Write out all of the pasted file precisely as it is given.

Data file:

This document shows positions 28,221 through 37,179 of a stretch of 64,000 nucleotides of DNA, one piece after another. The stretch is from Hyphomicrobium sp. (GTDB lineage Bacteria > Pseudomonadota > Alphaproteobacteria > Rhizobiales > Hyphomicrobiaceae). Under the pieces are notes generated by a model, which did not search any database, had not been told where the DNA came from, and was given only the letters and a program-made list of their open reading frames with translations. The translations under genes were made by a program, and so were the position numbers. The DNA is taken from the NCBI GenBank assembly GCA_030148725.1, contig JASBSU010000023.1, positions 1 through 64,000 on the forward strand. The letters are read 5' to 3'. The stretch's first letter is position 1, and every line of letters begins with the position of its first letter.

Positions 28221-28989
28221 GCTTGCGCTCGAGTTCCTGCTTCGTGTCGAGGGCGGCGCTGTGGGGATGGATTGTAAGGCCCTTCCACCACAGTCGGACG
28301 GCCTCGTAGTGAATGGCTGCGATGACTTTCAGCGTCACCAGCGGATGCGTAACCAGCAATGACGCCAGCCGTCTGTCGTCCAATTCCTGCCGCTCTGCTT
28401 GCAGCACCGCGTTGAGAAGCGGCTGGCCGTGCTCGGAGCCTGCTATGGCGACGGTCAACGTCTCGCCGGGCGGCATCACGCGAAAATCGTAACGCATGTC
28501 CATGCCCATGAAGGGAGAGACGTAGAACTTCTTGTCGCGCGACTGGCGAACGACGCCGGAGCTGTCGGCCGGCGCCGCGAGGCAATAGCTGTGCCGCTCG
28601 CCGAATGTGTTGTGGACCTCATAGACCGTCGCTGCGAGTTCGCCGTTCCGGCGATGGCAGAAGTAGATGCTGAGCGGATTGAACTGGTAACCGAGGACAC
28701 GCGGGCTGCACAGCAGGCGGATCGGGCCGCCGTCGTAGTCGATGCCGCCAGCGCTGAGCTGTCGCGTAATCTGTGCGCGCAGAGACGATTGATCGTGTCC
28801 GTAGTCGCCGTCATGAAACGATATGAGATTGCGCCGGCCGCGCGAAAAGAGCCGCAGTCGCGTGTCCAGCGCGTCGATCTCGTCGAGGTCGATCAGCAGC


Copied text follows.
This document shows positions 28,221 through 37,179 of a stretch of 64,000 nucleotides of DNA, one piece after another. The stretch is from Hyphomicrobium sp. (GTDB lineage Bacteria > Pseudomonadota > Alphaproteobacteria > Rhizobiales > Hyphomicrobiaceae). Under the pieces are notes generated by a model, which did not search any database, had not been told where the DNA came from, and was given only the letters and a program-made list of their open reading frames with translations. The translations under genes were made by a program, and so were the position numbers. The DNA is taken from the NCBI GenBank assembly GCA_030148725.1, contig JASBSU010000023.1, positions 1 through 64,000 on the forward strand. The letters are read 5' to 3'. The stretch's first letter is position 1, and every line of letters begins with the position of its first letter.

Positions 28221-28989
28221 GCTTGCGCTCGAGTTCCTGCTTCGTGTCGAGGGCGGCGCTGTGGGGATGGATTGTAAGGCCCTTCCACCACAGTCGGACG
28301 GCCTCGTAGTGAATGGCTGCGATGACTTTCAGCGTCACCAGCGGATGCGTAACCAGCAATGACGCCAGCCGTCTGTCGTCCAATTCCTGCCGCTCTGCTT
28401 GCAGCACCGCGTTGAGAAGCGGCTGGCCGTGCTCGGAGCCTGCTATGGCGACGGTCAACGTCTCGCCGGGCGGCATCACGCGAAAATCGTAACGCATGTC
28501 CATGCCCATGAAGGGAGAGACGTAGAACTTCTTGTCGCGCGACTGGCGAACGACGCCGGAGCTGTCGGCCGGCGCCGCGAGGCAATAGCTGTGCCGCTCG
28601 CCGAATGTGTTGTGGACCTCATAGACCGTCGCTGCGAGTTCGCCGTTCCGGCGATGGCAGAAGTAGATGCTGAGCGGATTGAACTGGTAACCGAGGACAC
28701 GCGGGCTGCACAGCAGGCGGATCGGGCCGCCGTCGTAGTCGATGCCGCCAGCGCTGAGCTGTCGCGTAATCTGTGCGCGCAGAGACGATTGATCGTGTCC
28801 GTAGTCGCCGTCATGAAACGATATGAGATTGCGCCGGCCGCGCGAAAAGAGCCGCAGTCGCGTGTCCAGCGCGTCGATCTCGTCGAGGTCGATCAGCAGC